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We lost power for seven days. On the sixth day, our electricity was restored, but we were hit with another Nor'easter, leaving us without power once again. I am happy to report on the eighth day, all has returned to normal!

Living by the constant roar of fire and flickering candlelight and allowing ourselves to disconnect while internet and electricity were not plentiful was romantic, but it was also a drag. Without power, all creature comforts are gone: Heat/AC, running water, flushable toilets (if you’re on a well), ovens (if electric), and anything with a plug.

In the cold, you’re freezing, especially if you don’t have a fireplace, and in the heat, you’re sweltering with no way to cool yourself off. Without water, you can’t shower, wash your hands, your dishes, do the laundry, or flush the toilet. Without electricity, there is no internet, no TV, no lights, no electric coffee pots or coffee grinders, no refrigerators or freezers, and no way to charge your devices.

After living through these conditions for a week, I decided to write a post on how to prepare yourself for these situations, and make your life as comfortable as possible.

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WATER: Of course you need it to drink, but you also need it to flush the toilet, wash your hands, yourself, brush your teeth, and wash dishes. If a storm is approaching, fill the bathtub or keep several gallons of water on hand at all times. CANDLES: I suggest having both regular and electric candles. Place electric candles in areas that are left unattended. LIGHTER: You’ll need a lighter for candles, to light the stove (if gas), and for fires (if you have a fireplace). BATTERY POWERED STRING LIGHTS: Not only for the holidays, but these also give off a surprising amount of light. BATTERIES: You’ll need them to power your battery operated candles, string lights, flashlights, and any other devices EXTERNAL CHARGER: It’s wise to have your external charger juiced up at all times, but who does that? If there’s a storm, this is the time to make sure it’s fully charged. I’d recommend an external charger per person in the house. FLASHLIGHTS: keep a few handy

HAND CRANK RADIO: If you don't have cell service, having a hand crank radio will keep you updated. This one is amazing because it also acts as a flashlight and a phone charger. LANTERN: We survived without one, but it would have been nice! FIREWOOD (if you have a fireplace): We went through a ton of wood, luckily we had a bunch on hand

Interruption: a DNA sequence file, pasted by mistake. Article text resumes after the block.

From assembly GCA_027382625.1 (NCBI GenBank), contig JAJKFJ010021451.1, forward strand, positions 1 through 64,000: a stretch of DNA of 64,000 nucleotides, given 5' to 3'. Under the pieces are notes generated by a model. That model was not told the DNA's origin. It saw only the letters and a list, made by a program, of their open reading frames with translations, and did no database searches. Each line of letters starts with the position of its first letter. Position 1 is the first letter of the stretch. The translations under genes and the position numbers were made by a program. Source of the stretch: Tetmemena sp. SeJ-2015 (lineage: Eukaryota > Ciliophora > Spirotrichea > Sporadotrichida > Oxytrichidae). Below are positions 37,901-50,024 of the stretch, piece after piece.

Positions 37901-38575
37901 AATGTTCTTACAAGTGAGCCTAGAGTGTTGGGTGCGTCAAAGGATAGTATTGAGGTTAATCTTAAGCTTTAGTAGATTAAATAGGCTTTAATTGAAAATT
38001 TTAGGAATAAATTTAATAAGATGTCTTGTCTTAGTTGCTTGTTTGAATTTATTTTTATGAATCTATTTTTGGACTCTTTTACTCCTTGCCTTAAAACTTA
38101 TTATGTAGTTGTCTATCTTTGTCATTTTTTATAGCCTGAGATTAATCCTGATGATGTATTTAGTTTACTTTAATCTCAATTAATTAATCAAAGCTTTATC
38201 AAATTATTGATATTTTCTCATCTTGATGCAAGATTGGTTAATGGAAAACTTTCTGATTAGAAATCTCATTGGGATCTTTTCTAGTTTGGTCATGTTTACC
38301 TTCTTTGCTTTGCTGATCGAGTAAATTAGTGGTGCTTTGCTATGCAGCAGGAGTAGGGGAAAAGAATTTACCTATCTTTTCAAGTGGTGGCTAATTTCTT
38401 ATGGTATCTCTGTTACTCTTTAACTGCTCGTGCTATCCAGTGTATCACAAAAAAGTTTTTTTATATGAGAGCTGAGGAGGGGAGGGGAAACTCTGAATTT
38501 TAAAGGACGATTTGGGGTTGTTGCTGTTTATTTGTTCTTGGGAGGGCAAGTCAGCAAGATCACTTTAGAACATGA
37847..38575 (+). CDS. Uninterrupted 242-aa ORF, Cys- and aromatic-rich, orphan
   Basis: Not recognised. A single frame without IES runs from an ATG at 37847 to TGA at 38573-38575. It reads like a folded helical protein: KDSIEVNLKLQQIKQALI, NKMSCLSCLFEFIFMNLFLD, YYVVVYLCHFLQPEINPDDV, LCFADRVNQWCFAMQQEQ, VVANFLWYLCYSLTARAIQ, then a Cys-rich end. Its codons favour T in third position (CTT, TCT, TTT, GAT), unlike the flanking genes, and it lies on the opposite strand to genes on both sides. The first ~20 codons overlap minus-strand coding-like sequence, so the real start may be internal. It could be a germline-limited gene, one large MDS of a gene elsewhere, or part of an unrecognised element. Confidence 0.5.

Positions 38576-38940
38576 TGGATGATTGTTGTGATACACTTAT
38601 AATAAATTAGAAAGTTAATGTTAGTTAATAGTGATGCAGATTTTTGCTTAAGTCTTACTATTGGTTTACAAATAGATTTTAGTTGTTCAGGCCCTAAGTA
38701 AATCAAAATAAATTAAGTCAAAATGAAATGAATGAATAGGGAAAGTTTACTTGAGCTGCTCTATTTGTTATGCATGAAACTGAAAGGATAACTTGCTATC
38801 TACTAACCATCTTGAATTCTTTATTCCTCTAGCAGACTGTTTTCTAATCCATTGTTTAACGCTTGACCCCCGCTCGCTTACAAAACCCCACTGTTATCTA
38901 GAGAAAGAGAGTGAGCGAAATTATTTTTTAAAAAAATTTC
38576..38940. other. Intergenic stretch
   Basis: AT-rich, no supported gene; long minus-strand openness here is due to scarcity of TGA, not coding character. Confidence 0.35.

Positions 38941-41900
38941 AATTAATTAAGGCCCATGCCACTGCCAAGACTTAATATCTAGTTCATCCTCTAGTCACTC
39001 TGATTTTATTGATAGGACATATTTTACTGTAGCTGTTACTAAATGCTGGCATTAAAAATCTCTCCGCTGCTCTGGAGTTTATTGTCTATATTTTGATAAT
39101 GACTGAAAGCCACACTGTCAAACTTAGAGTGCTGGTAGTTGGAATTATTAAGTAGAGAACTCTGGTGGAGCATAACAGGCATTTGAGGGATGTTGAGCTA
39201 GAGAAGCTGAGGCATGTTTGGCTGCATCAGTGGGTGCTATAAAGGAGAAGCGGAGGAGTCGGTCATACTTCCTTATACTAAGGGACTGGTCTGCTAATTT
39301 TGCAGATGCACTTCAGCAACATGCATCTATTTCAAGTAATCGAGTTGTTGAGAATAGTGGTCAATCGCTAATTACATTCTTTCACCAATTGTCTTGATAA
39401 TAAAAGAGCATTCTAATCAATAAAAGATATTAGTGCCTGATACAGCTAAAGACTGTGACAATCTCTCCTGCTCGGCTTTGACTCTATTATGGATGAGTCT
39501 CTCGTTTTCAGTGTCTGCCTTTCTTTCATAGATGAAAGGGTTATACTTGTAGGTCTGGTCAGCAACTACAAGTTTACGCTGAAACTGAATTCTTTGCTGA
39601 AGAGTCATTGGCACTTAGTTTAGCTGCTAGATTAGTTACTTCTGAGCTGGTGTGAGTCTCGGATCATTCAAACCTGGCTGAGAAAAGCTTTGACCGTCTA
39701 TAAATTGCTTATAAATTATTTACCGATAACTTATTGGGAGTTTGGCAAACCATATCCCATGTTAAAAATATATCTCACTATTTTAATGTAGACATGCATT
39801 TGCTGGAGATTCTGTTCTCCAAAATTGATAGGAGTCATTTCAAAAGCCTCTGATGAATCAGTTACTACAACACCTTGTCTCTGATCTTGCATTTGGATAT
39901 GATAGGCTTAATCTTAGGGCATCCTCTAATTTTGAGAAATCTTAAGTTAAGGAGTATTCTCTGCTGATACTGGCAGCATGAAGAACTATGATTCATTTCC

PURELL: It’s difficult to wash your hands without running water, so make sure to have some in the bathroom PAPER PLATES/CUPS/UTENSILS: I hate using disposable dishes and flatware, but when you can’t wash your plates you'll want to make concessions.

COOLER: Since your refrigerator and freezer won’t work, you’ll need a place to store necessities. Make sure your cooler is secure. We left some unsecured milk outside, and it was ransacked by raccoons. FRENCH PRESS: Is “but first coffee” your motto? If you rely on an electric coffee pot, it'd be unfortunate if you didn’t have a French press as a backup. GROUND COFFEE or a HAND GRINDER: So you have the French press, but only whole bean coffee. Either grind a bunch a coffee before the storm or invest in a hand grinder. TEA KETTLE: don’t drink tea? Even so, you’ll want a tea kettle to heat up water to make coffee, do the dishes and wash yourself. Of course, you’ll only be able to do this if you have a gas cooktop. EMPTY BOTTLES/HOT WATER BOTTLE: If your power goes out in the winter, expect your sheets to be freezing. It is not fun climbing into a cold bed. A few hours before bed, fill up a few bottles with hot water and put them in your bed. WINE/BEER: cause it gets dark and there’s not a lot of entertainment! Red wine is my preferred option as it doesn’t need to be refrigerated. NONPERISHABLE SNACKS: There’s nothing worse than the anxiety that comes when you don’t have food during an emergency. Make sure to have some nonperishable snacks: chips, granola bars, nuts, dried fruit, canned soup, beans, etc. A GOOD BOOK: get ready to read a lot. HEADLAMP: reading proves difficult by candlelight. A headlamp makes it much easier!


  • Most towns have emergency relief staging areas that supply food, water, and dry ice. Make sure you know where your nearest staging area is.

  • Fill up your gas tank! Gas stations also lose power, and you may not be able to fill up. Cars also act as mobile charging stations, so when your devices die, you can charge them from the car.

  • Have cash on hand.

  • Section off your house to the best of your ability. We spent most of our time in the living room and the kitchen. Using my staple gun, I fixed curtains to the doorways between rooms, an effort to keep the rooms insulated. When we lit a fire in the living room, the heat stayed concentrated, rather than escaping into the foyer.

  • Put all devices on low power mode

  • If you’re fortunate enough to have a gas cooktop, only make one pot meals. Washing dishes isn't easy without water.

  • Place your candles in front of a mirror to maximize the light.

  • If you have plants, bring them into the warmest room in the house.

  • Cats are excellent space heaters that run on zero electricity, and I suggest adopting one today.

In all seriousness, we didn’t have it half as bad as other people in our neighborhood. My family lives 20 minutes away, so a hot shower and an endless supply of water were accessible. We also don’t have children; I can’t imagine the degree of complexity that would add.

I hope this has been helpful and prepares you for your next power outage. Please feel free to share any advice you have below!

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